31k a year, isn't a lot of money but most people progressively make more, I'm sure that was factored in. I think they conveniently left out the part of her monthly payment since it really doesn't support their story that well. That was a valuable piece of information they could have included.
 

jackstar7

Lifer
Jun 26, 2009
11,679
1,944
126
Seems like you're more reacting to the poster than the post... hahaha
It's the post, too. He's externalizing all the problems rather than considering how he might be part of those problems, or advocate for things that encourage those problems.

The Bold, Underlined, and Exclamation Points are certainly my trying to capture the unspoken parts of his overarching philosophy.
 

zinfamous

No Lifer
Jul 12, 2006
110,444
28,997
146
They do their due diligence - credit checks, verification of income and such... Are they supposed to have access to all of your life choices ? That seems a bit unreasonable and impossible. How are they supposed to know if you spend $50/week on a drug addiction or something?

I will blame lenders - in the case of things like our housing crisis where they did not do their due diligence...


lol. you naive little child
 

zinfamous

No Lifer
Jul 12, 2006
110,444
28,997
146
It's the post, too. He's externalizing all the problems rather than considering how he might be part of those problems, or advocate for things that encourage those problems.

The Bold, Underlined, and Exclamation Points are certainly my trying to capture the unspoken parts of his overarching philosophy.

"The next big financial crisis is clearly not a problem with the Finance Industry!"

LoL--these people actually think like this out loud, and they claim they are smart. fucking retards.
 

Jhhnn

IN MEMORIAM
Nov 11, 1999
62,365
14,681
136
What I assume is happening to some degree though is her debts are being securitized and the lenders have no incentive in the short term to ensure they are making sound lending decisions because the ultimate failure won't be on their balance sheets.

Well, yeh, but banks swap securities like spit at an orgy. Then they borrow against those securities. When banks can't sell or borrow against illiquid assets the whole thing falls down a la the ownership society.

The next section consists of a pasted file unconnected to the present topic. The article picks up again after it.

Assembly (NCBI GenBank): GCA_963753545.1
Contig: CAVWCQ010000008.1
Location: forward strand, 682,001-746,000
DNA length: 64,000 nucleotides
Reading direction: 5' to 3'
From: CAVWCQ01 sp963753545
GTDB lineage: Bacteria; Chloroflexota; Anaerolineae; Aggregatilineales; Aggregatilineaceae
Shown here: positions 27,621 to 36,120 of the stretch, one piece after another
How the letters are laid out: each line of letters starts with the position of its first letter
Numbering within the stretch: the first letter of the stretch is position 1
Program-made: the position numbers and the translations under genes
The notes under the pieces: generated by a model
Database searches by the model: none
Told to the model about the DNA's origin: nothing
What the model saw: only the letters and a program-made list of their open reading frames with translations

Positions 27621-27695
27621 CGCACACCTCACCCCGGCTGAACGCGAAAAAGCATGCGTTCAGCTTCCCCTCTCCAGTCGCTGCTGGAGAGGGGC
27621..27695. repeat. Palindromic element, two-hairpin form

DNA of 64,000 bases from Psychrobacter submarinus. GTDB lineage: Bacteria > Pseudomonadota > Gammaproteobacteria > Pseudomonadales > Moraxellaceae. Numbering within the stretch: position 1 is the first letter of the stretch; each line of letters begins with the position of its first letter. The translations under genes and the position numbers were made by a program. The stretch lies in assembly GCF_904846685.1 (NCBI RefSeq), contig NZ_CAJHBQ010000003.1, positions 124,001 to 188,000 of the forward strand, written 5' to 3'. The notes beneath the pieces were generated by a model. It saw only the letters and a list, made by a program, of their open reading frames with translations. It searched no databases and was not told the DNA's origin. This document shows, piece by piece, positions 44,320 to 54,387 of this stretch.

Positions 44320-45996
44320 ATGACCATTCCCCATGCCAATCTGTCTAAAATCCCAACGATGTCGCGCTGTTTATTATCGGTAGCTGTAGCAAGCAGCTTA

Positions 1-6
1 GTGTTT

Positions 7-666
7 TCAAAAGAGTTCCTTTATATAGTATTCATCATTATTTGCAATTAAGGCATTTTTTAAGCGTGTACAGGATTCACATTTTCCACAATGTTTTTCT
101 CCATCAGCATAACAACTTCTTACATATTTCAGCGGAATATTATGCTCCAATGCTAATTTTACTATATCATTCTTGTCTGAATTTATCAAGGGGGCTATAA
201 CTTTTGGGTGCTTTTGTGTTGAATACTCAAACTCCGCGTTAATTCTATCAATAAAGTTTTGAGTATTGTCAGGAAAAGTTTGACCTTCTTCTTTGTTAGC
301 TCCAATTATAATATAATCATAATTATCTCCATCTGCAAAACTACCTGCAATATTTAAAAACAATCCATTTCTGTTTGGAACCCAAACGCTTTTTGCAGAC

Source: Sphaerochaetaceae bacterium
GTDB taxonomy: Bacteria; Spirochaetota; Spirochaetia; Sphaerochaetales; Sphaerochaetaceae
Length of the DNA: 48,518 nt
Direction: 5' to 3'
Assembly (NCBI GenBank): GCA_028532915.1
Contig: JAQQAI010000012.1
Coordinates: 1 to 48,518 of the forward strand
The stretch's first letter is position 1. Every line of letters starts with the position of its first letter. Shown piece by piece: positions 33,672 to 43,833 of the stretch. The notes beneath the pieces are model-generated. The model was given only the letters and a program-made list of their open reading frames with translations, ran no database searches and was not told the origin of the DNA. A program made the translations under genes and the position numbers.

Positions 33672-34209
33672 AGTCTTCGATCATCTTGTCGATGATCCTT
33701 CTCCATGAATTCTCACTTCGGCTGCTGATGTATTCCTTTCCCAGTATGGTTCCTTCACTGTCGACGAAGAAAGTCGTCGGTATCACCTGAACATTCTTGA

Exterous

Super Moderator
Jun 20, 2006
20,341
3,413
126
We've been getting articles about the "Next financial crisis is brewing!" since 2009. Eventually they'll be right

In this same article she was approved for a car (of unknown costs) and a $119,000 house. On a $16 an hour salary.
It shouldn't take much mental math for a credit agency and lender to go "Oh, this income to debt ratio is bad" and deny the loan. It has nothing to do with drugs or whatever else. It's three numbers.

Its impossible to determine how to the car figures into this without value. Sure a new one can cost more than $30k. But I can also buy a used one for as low as $1500 so it might not really have much effect towards her mortgage. Also we have no idea if her mom or aunt who are living with her co-signed on the mortgage
 
  • Like
Reactions: Ken g6
Nov 8, 2012
20,828
4,776
146
And from housing, to college costs to cars, maybe things wouldn't cost so much if money wasn't so easy to get. Start making it harder to get approved for a loan and you'll start to see asking prices drop on things.

I dont think the democratic party would overall agree with your *ahem* ideas.

See how much your party base approves of "Not allowing hard working Americans to buy a home!". I mean like I said - that woman would be paying more than $600/month for rent. Given, a mortgage also usually entails insurance, mortgage insurance, and property taxes - but my point still remains... You would have a bunch of pissed off democrats, no?